Jacob Furr’s gone dark.

On the Fort Worth singer-songwriter’s fifth recording, Sierra Madre, he sprinkles his trademark acoustic balladry with some crunchy guitarwork and intense rhythmic passages. The new material, Furr said, simply demanded a heavy approach. While his previous album, 2014’s Trails and Traces, is “gentle” and “really folky,” which was befitting the songs, most of them written in honor of his young wife Christina, who had died from cancer a year earlier, Sierra Madre manifests a kind of restlessness and despair.

“Just playing in the band for the past couple years, I discovered we had to push things further,” Furr said, “bigger, like Neil Young-ish rock ’n’ roll. I like to imagine there’s a little Wilco, too. [The album] gets a little out there near the end. We just added a bunch of elements we all listened to.”

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The “we” is vocalist Bonnie Bishop, bassist Austin Lee Kroll, drummer/vocalist Aaron Stanfield, and guitarist/vocalist Ryan Tharp. An equally accomplished singer-songwriter, Tharp also coproduced the record at January Sound Studio in Dallas with Matt Smith, co-owner of Magnolia Motor Lounge, the West 7th corridor venue where Furr will perform on Saturday in celebration of his new album with opener Dave Martinez from Lubbock.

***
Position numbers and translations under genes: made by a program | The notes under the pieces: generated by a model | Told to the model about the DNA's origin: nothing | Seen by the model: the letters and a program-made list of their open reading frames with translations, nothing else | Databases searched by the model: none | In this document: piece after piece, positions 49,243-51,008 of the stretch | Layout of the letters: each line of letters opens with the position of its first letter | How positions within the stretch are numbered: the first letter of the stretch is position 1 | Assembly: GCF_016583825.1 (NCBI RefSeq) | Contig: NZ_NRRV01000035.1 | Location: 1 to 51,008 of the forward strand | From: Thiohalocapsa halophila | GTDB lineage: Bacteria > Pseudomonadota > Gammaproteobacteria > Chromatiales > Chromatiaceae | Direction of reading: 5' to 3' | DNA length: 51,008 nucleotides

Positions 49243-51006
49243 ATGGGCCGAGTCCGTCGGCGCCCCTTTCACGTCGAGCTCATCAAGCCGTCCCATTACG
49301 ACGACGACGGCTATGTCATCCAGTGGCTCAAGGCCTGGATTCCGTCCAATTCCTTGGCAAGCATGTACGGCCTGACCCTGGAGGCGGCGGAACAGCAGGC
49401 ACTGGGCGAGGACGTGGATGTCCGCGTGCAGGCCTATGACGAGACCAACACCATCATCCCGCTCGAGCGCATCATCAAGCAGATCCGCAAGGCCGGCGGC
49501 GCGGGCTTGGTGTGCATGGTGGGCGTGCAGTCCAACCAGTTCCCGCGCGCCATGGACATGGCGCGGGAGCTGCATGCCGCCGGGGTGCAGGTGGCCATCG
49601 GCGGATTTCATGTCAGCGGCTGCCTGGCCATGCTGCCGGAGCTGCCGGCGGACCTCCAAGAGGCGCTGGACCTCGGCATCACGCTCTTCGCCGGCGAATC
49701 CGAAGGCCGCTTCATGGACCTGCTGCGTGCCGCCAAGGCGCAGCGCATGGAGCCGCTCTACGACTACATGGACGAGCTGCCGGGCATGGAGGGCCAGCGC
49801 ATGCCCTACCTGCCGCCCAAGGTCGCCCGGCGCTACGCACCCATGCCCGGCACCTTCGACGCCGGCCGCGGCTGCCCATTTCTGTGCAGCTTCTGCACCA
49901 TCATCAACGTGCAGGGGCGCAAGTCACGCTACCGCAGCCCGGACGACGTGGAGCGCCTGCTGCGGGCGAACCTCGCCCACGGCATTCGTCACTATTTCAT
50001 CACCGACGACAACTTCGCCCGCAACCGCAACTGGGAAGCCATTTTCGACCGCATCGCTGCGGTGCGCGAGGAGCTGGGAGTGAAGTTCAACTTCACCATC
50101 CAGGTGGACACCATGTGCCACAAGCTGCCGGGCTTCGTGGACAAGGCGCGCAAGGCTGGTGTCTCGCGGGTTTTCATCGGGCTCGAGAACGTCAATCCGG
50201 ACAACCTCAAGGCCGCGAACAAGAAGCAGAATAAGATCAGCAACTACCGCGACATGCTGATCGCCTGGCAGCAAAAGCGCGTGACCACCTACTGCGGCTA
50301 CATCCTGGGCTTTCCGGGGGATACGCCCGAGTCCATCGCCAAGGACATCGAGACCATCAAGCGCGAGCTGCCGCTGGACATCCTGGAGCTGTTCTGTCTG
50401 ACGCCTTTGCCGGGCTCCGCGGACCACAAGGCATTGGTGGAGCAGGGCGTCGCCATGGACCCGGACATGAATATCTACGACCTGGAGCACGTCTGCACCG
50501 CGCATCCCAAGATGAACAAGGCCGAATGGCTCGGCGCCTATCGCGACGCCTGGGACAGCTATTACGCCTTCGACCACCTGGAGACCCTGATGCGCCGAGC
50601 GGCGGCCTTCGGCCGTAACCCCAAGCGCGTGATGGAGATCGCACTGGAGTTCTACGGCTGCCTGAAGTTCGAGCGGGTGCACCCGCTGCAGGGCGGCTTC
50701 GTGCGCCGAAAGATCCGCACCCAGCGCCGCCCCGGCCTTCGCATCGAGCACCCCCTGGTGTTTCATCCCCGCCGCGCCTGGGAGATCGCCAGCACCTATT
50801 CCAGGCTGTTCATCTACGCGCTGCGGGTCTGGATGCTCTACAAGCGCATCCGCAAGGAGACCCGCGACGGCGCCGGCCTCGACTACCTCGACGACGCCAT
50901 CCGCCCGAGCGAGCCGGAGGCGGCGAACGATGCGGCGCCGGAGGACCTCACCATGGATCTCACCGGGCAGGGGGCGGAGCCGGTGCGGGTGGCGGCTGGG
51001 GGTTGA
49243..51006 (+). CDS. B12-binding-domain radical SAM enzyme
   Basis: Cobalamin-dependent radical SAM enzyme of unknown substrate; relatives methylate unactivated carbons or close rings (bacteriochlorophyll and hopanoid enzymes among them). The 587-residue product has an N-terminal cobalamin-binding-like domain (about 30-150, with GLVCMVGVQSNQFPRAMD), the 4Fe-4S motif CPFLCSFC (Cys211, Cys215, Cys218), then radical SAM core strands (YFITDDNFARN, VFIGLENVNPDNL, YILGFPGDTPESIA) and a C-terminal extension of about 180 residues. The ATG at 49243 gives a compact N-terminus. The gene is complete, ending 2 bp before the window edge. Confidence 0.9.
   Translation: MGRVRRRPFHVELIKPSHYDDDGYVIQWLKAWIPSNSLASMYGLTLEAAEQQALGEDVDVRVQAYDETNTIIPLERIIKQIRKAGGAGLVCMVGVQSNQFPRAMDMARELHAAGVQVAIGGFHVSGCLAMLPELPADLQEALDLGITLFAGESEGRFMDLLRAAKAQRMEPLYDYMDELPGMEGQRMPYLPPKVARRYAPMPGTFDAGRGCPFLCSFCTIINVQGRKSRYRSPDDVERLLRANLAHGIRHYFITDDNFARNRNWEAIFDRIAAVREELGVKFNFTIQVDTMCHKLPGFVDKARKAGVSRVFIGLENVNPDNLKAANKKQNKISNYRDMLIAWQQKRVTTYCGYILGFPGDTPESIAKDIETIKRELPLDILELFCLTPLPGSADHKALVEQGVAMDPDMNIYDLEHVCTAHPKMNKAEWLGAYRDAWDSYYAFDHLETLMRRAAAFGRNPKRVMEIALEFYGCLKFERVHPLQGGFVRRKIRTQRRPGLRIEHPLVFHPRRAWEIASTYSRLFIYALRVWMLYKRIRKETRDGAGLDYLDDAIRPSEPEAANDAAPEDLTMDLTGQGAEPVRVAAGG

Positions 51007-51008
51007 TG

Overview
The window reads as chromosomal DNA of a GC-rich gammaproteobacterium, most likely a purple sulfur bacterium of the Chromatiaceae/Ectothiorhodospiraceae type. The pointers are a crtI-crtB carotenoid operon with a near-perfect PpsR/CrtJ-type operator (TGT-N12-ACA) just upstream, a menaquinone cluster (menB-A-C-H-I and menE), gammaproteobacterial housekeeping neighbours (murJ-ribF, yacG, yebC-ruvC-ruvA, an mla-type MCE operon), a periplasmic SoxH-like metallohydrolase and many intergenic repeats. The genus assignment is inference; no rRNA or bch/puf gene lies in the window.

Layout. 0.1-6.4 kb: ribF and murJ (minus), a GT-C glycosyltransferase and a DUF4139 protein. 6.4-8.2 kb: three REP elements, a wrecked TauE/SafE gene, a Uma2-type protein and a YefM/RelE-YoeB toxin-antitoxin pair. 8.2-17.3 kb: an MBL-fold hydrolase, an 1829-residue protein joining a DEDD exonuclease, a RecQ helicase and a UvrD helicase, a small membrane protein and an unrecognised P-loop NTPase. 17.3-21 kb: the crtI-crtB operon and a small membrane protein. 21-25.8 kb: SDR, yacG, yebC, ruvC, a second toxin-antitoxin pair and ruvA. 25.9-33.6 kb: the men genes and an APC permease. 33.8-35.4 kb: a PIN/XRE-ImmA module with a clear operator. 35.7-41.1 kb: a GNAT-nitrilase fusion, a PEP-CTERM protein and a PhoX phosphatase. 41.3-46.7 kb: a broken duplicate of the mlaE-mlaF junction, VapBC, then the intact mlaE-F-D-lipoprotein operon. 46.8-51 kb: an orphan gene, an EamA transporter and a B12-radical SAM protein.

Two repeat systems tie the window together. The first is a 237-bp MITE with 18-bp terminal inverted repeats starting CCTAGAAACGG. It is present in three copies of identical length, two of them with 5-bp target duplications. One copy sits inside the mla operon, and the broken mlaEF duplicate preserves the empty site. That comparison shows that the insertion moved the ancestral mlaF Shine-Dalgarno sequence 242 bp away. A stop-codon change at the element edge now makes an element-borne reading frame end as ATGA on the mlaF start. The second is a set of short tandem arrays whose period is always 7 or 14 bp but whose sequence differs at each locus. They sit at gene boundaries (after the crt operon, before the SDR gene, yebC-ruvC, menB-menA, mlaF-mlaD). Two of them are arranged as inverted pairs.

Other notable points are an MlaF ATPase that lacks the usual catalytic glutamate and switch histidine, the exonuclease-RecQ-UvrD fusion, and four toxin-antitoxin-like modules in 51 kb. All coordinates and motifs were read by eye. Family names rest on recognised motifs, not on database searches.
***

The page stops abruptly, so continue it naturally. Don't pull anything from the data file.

Furr started writing the songs that would make up Sierra Madre about a year ago. He went with Tharp and Smith as producers for personal reasons as much as musical. Furr and Smith have gotten to know each other by playing in the band of local alt-country sensation Red Shahan, with Furr on organ and Smith on drums.

Furr is mostly just glad the record’s out. “I’ve been working on it for a year, and that seems like a really long time for me,” he said with a hearty laugh. “I’ve been playing [the songs] for a while, since beginning of last summer. I’ve put a lot of work in this one. I’m done. I’m ready for people to hear it. It’s been a big, long process. I guess I’m relieved.”

The plan now is to try to get tracks from Sierra Madre on radio stations nationwide. Any locales that pick up on what Furr’s laying down will become tour stops. “We’d like to build a base, so the touring makes sense with the band maybe in the future,” Furr said. “We’ll stick with radio and see what happens there, build it up from there, see if it goes anywhere.”

Cover to Jacob Furr’s album-release party at Magnolia Motor Lounge is $10.

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